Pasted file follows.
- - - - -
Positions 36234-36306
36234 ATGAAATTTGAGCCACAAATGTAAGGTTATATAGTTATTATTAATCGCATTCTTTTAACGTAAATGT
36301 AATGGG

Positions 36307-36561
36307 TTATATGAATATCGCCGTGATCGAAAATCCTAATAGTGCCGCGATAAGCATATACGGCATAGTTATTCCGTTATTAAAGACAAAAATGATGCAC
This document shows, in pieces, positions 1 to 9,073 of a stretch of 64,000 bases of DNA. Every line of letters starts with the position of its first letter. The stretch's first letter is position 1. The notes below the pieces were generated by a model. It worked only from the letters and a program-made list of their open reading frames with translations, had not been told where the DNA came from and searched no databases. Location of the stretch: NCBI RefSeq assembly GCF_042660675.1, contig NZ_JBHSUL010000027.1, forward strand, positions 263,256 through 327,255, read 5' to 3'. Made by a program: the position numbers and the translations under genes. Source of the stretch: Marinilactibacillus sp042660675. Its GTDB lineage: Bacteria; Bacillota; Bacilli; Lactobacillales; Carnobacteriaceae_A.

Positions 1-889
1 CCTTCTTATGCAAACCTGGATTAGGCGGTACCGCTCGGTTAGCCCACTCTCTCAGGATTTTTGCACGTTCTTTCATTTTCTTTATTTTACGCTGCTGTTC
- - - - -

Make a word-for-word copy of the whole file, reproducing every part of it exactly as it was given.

Positions 36234-36306
36234 ATGAAATTTGAGCCACAAATGTAAGGTTATATAGTTATTATTAATCGCATTCTTTTAACGTAAATGT
36301 AATGGG

Positions 36307-36561
36307 TTATATGAATATCGCCGTGATCGAAAATCCTAATAGTGCCGCGATAAGCATATACGGCATAGTTATTCCGTTATTAAAGACAAAAATGATGCAC
This document shows, in pieces, positions 1 to 9,073 of a stretch of 64,000 bases of DNA. Every line of letters starts with the position of its first letter. The stretch's first letter is position 1. The notes below the pieces were generated by a model. It worked only from the letters and a program-made list of their open reading frames with translations, had not been told where the DNA came from and searched no databases. Location of the stretch: NCBI RefSeq assembly GCF_042660675.1, contig NZ_JBHSUL010000027.1, forward strand, positions 263,256 through 327,255, read 5' to 3'. Made by a program: the position numbers and the translations under genes. Source of the stretch: Marinilactibacillus sp042660675. Its GTDB lineage: Bacteria; Bacillota; Bacilli; Lactobacillales; Carnobacteriaceae_A.

Positions 1-889
1 CCTTCTTATGCAAACCTGGATTAGGCGGTACCGCTCGGTTAGCCCACTCTCTCAGGATTTTTGCACGTTCTTTCATTTTCTTTATTTTACGCTGCTGTTC